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Expo’s Hi-Tech Vaudeville Obscures Computer Industry Doldrums

June 26, 1991

NEW YORK (AP) _ The reviews were mixed but the show definitely drew crowds. As three dancers in business suits relinquished the spotlight, a pin-striped fourth shuffled up to sing a soulful endorsement of IBM’s high-tech prowess.

″It looks like Times Square here,″ said David Zippel, a man who should know. IBM hired the songwriter of Broadway’s Tony award-winning City of Angels to co-write its own show, which debuted this week before a standing-room-only audience at IBM’s 8,400 square-foot exhibit.

While clearly the most lavish, IBM’s was just one of 700 displays to turn this year’s PC Expo at the Jacob K. Javits Convention Center into a veritable song-and-dance of computer products.

Hiring top Broadway talent was merely one way the industry tried to put a happy face on a year marked by price-cutting and worries about shrinking profits. Companies offered jokesters to hawk products’ features and would-be Doc Goodens were able to rifle fastballs to dramatize the speed of a company’s diskdrive.

Most of those at the cavernous Manhattan convention hall Tuesday seemed too swept up in the carnival atmosphere to notice the recession’s impact on the U.S. computer industry.

″On the surface everything looks the same as it’s looked for the past four-to-five years,″ said Mike Perkowski, publisher of CSN, a computer trade magazine based in Manhasset, N.Y. that had a show booth.

Just below the surface was last week’s news that Apple Computer sent lay off notices to 900 workers and slashed top executive salaries. International Business Machines Corp. warned that its earnings would not meet analysts’ expectations, causing its stock to plunge.

Lower profits from computer hardware are forcing former competitors to cooperate. IBM and Apple are talking about a technology sharing agreement, AT& T bought NCR and IBM invested $100 million in Wang Laboratories Inc., which will curtail its computer making.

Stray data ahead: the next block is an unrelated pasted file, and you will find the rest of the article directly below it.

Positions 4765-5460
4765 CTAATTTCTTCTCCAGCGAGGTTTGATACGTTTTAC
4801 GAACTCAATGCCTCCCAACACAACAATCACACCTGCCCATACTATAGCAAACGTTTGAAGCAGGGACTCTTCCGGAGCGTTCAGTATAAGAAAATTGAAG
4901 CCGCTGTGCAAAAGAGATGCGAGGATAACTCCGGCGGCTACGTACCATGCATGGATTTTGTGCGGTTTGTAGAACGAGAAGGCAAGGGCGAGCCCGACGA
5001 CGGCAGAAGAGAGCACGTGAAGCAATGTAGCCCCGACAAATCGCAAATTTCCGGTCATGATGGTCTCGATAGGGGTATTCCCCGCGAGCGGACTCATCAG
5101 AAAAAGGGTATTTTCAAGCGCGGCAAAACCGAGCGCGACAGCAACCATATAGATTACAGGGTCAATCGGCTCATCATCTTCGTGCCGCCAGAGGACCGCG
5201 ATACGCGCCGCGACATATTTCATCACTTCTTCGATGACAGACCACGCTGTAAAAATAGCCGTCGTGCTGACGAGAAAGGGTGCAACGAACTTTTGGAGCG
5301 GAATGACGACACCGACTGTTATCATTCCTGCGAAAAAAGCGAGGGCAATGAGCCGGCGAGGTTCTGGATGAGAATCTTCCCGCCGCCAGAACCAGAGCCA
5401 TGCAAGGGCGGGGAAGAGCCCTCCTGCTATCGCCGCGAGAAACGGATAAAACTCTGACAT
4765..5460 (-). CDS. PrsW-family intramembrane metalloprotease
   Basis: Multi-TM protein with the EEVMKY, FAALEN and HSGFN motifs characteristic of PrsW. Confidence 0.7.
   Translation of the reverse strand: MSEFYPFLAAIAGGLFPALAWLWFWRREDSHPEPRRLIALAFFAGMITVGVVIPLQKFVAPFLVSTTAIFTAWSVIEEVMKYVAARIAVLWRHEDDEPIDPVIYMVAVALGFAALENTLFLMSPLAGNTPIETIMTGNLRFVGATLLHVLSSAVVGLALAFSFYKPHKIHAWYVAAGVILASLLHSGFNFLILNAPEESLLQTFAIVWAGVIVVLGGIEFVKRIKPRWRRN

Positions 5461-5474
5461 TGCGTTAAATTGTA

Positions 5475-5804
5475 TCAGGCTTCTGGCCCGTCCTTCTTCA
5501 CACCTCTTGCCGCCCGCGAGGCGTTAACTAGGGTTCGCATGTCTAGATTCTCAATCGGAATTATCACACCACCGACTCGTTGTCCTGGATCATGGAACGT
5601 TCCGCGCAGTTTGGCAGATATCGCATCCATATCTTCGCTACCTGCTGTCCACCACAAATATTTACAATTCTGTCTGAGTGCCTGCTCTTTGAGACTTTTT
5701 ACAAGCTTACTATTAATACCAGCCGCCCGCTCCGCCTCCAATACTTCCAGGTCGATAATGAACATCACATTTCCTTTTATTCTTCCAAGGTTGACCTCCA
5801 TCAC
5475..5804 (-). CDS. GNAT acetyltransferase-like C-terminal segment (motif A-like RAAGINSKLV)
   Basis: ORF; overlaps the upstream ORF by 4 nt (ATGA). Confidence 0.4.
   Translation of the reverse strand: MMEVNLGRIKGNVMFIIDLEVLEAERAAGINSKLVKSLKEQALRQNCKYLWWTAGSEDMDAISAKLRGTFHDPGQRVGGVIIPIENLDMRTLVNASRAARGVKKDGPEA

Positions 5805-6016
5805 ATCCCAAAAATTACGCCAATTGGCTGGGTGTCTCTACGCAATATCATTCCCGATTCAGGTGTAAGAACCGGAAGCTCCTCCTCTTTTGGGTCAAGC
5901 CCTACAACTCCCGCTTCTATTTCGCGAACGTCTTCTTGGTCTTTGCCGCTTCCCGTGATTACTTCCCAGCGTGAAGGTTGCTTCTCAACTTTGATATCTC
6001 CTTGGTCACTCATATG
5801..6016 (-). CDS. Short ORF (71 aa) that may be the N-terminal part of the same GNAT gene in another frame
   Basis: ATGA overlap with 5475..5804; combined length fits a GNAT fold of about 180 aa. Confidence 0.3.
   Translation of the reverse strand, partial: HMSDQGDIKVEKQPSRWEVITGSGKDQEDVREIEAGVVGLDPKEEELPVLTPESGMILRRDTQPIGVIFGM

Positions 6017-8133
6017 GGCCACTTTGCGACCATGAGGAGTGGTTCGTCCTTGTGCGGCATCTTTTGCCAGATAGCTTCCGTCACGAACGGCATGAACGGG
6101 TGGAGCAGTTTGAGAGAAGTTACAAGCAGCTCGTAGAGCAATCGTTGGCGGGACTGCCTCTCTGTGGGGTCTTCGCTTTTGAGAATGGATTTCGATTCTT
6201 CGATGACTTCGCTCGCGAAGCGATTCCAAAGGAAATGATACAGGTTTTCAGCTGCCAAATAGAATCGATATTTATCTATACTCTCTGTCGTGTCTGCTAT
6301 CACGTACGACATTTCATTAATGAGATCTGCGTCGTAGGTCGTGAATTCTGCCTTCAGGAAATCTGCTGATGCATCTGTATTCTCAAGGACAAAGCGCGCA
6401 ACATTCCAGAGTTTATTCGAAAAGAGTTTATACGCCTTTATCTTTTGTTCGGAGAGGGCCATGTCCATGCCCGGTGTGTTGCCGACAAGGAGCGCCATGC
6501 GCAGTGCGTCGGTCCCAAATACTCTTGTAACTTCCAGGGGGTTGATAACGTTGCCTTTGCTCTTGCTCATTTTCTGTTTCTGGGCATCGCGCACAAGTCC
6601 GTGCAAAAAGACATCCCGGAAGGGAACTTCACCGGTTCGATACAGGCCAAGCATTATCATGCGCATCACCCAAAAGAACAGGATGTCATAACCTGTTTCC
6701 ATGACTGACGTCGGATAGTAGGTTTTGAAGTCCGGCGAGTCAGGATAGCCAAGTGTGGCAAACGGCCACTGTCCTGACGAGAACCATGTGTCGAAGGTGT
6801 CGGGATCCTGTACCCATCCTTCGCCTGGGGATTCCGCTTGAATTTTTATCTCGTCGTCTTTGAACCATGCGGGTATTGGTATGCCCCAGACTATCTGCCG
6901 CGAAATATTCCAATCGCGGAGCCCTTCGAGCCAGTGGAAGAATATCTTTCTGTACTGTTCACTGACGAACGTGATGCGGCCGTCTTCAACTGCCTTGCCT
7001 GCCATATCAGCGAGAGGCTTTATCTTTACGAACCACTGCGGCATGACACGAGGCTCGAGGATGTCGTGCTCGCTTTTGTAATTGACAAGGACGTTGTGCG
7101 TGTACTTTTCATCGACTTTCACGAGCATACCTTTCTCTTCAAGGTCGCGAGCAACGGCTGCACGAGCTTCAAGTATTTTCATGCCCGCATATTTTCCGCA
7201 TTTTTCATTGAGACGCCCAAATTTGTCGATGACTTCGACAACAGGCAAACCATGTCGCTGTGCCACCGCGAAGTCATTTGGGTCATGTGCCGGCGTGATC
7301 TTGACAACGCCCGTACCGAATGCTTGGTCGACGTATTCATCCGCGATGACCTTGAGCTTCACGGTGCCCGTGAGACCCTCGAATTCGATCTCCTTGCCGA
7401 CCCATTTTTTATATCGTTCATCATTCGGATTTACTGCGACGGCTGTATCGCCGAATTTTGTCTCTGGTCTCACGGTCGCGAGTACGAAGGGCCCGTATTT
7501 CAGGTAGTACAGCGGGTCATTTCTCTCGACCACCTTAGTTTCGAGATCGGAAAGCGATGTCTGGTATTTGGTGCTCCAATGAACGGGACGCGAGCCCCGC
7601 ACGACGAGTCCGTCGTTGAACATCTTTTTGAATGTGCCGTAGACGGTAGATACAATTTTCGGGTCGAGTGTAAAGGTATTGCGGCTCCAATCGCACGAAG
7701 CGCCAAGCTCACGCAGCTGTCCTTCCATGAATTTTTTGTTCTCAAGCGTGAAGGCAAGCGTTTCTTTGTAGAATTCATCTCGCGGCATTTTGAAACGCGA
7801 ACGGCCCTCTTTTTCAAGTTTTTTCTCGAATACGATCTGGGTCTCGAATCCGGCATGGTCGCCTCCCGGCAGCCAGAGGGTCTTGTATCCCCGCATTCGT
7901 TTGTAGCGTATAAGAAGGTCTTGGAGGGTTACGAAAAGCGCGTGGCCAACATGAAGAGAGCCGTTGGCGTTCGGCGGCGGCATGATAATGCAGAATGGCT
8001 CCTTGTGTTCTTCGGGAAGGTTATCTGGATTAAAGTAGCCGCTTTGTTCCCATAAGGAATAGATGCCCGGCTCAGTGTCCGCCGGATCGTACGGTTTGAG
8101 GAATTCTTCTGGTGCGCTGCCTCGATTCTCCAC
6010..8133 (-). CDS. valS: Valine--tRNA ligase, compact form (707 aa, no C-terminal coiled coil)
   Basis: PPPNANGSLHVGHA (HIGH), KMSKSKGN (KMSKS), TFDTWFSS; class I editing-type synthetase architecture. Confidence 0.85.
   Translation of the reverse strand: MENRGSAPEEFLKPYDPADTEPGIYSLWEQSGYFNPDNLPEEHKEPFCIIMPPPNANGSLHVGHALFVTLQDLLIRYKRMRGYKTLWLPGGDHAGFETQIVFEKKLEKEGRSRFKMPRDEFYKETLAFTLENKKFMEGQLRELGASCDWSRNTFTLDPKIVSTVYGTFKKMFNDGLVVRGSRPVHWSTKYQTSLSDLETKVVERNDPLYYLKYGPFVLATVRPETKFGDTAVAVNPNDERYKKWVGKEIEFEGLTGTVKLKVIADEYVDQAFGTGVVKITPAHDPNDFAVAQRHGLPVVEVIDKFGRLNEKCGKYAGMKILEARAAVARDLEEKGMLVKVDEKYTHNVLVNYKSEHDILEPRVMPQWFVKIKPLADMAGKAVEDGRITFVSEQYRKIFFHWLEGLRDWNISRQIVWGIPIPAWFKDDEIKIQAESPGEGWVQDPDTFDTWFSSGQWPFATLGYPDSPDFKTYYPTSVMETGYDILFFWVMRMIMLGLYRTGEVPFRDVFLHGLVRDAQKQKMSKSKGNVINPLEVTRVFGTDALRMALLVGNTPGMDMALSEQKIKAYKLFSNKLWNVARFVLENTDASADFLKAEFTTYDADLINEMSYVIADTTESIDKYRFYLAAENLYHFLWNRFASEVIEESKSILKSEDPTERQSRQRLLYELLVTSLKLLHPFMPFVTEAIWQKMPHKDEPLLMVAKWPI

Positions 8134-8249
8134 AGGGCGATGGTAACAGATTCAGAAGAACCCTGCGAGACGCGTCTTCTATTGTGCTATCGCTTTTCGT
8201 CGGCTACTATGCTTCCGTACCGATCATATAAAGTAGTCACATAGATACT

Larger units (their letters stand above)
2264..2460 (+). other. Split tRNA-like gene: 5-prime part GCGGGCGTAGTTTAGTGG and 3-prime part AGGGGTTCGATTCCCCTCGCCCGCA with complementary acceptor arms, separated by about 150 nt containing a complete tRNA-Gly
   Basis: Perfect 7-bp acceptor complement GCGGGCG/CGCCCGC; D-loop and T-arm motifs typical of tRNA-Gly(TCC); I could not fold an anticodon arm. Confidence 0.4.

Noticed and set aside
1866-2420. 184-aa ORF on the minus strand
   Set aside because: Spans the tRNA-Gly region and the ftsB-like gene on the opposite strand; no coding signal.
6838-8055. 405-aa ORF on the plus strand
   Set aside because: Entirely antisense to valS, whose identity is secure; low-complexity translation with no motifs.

Despite the changes, a record 75,000 attendees were expected to visit the three-day event, which started Tuesday. The minimum price for exhibitors was $3,100 for a 10-foot-by-10-foot space.

Some exhibitors said they maintained last year’s expenditures for the show and said business was fine. Observers said companies could ill afford to diminish their presence at the industry’s top personal computer show.

″I think the recession is kind of over and they’re pouring money into it so they’ll be in a leading position for the future,″ said Colgate-Palmolive systems analyst Ralph Bernabei, toting a bagful of give-a-ways and pondering the ambience.

But some were less than impressed by the razzle-dazzle. Turning to a reporter at the IBM show, a woman clutching a boxful of freebies said, ″Who wins the award for worst production? It’s just like all of their products. I’m bored.″

Still, IBM clearly out outdazzled Apple’s display of towering walls and Macintosh computers. The smaller company traditionally has relied less on trade shows than self-made lavish events to promote its products.

″We really go for a more austere corporate approach,″ said Apple’s Ed Forman, the company’s marketing manager for large business.

″IBM’s behavoir at individual trade shows tends to reflect the buying community. This is not a blue suit crowd for the most part,″ said CSN magazine’s Perkowski. ″They’re turned on by the glitz and glamour and hype and hoopla.″

If the glitter didn’t belie the recession, the Expo concessionaires’ $6.25 pricetag on a turkey sandwich did.

″Let me ask you, where’s the recession?″ asked attendee Haskell Erps. ″This is an oasis in the recession.″

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